LONDON — The title alone would seem to capture how many people here are thinking about this apprehensive chapter in history, as the long goodbye known as Brexit grinds into laborious gear. “Endgame,” perhaps Samuel Beckett’s greatest study of living in the shadow of mortality, has been given a starry revival at the Old Vic Theater, with Daniel Radcliffe and Alan Cumming finding the comic fireworks in cruel, old-age codependency.
But the laughter these actors elicit in Richard Jones’s upbeat downer of a production — part of a double bill with Beckett’s seldom performed “Rough for Theater II” — is of the hard, startled variety that comes when dire truths are acknowledged. As a dying old woman in a garbage bin (pricelessly portrayed by Jane Horrocks) puts it, “Nothing is funnier than unhappiness.”
That’s shortly after Nell, as she is called, tries to kiss her husband, Nagg (Karl Johnson), who is confined to an adjacent bin, and finds that neither of them has the strength or muscle control to make physical contact. At the Valentine’s Day performance I saw, the Old Vic was packed with couples in public-display-of-affection mode, perhaps anticipating their shared future.
I had spent the night before contemplating a land in a state of unspecified civil warfare courtesy of the Donmar Warehouse’s revival of Caryl Churchill’s “Far Away,” staged to penetrate by Lyndsey Turner. As that dystopian tale unfolded with a disarmingly natural first scene, I could sense stifled snorts from the audience when a woman told a frightened little girl, who had just witnessed harrowing acts of violence in the backyard, “I’m trusting you with the truth.”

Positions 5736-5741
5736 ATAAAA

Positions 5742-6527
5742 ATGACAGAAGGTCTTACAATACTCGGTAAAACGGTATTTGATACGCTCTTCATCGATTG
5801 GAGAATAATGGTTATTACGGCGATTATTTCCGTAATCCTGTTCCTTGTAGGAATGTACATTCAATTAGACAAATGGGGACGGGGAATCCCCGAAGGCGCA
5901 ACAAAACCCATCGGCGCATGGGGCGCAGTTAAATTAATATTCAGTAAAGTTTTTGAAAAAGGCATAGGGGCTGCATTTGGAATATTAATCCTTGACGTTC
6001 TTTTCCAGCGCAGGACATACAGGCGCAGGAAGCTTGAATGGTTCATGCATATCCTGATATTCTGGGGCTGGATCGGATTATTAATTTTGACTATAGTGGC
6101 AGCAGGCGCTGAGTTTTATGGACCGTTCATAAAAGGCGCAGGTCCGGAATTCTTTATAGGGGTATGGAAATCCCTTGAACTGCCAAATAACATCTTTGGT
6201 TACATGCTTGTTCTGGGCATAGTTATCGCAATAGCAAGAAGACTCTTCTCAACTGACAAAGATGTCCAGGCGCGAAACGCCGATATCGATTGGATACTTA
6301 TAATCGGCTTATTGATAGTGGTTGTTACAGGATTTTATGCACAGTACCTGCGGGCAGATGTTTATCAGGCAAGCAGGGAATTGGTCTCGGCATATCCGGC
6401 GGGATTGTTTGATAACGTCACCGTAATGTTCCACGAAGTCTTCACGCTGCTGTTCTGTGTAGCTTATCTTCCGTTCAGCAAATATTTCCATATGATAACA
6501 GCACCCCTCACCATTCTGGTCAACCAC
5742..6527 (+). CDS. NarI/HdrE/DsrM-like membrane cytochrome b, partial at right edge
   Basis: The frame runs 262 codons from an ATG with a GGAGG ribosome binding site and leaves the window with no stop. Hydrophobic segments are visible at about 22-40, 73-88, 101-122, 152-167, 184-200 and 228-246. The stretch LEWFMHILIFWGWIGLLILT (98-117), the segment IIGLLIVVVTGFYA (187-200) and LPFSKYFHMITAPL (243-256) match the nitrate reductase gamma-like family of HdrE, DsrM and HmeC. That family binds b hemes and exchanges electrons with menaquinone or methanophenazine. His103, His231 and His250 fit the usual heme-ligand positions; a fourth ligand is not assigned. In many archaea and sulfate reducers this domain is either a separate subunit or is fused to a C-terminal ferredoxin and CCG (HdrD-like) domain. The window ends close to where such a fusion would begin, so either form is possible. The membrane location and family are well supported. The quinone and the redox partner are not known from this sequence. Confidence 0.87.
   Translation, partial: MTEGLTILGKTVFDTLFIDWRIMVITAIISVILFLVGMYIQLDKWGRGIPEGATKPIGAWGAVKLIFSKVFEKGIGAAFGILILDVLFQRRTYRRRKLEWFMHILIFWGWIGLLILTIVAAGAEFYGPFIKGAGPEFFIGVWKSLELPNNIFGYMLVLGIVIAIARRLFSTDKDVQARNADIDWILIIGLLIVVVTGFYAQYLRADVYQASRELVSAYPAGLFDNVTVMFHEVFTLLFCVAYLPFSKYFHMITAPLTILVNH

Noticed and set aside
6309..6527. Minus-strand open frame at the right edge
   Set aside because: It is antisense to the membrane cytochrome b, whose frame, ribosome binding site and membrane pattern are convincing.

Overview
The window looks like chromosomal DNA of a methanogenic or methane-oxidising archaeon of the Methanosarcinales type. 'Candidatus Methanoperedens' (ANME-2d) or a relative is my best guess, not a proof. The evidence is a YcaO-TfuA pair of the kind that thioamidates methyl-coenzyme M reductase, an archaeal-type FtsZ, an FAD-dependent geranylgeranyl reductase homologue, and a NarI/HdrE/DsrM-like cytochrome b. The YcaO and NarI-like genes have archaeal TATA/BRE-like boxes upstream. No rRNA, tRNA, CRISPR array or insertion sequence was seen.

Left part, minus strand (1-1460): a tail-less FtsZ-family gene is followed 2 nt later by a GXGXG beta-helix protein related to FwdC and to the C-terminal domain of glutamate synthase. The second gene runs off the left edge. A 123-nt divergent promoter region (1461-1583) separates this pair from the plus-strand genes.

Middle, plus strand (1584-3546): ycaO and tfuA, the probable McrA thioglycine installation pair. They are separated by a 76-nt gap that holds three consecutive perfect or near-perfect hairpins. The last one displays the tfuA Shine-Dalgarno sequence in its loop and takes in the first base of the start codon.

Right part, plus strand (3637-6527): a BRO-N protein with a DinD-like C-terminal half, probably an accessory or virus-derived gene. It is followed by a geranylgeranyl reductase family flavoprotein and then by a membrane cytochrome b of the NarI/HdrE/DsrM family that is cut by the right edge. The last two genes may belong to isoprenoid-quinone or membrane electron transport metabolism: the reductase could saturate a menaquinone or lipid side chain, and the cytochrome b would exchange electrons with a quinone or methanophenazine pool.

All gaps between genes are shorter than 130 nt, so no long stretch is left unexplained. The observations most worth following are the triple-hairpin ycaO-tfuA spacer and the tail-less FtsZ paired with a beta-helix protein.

Because by that point, it was clear that nothing this woman said to the child was going to be honest or accurate. The succeeding scenes would demonstrate that truth — in the angry, teeming world of “Far Away” — had become not just relative, but also ultimately unobtainable. What was left in its absence was unending, murderous collision, with no one being sure of who stood for what anymore or who was on whose side.
None of the plays I saw on my February trip to London — which was sandwiched between two catastrophic, flood-bringing storms — were what you might call cheerful, or even vaguely hopeful. The two big openings during my week there were Tom Stoppard’s “Leopoldstadt,” a rueful history play about anti-Semitism in 20th-century Vienna, and Tony Kushner’s sprawling adaptation of “The Visit,” Friedrich Dürrenmatt’s grim fable of human greed as a loaded weapon.
But for pure, unsettling immediacy, it was hard to top those more concise, more abstract decades-old masterworks from Beckett and Churchill. “Endgame,” first staged in London in 1957, has long been a staple of university lit classes. And it will always seem relevant as long as human beings grow old and die.
Still, the view of any work of art changes according to our distance from what it portrays. A college student may intellectually savor Beckett’s vision of the corrosive effects of time in its depiction of a tyrannical, blind and disabled man, Hamm (played by a deliciously splenetic Cumming) and his resentful manservant, Clov (Radcliffe). It takes someone a few decades older, though, to fully appreciate the play’s merciless evocation of a life with a front-row view of its own end.
Similarly, watching “Endgame” in this incarnation, I found a creepy new pertinence in its depiction of a blighted, blasted world beyond the single, decrepit room in which Hamm, Clov, Nagg and Nell live (barely) in virtual captivity. When Hamm says, “Nature has forgotten us,” and Clov answers, “There’s no more nature,” it doesn’t register, as it once did, as a pathetic projection by the ailing and aging on everything that surrounds them. It’s tomorrow’s weather report.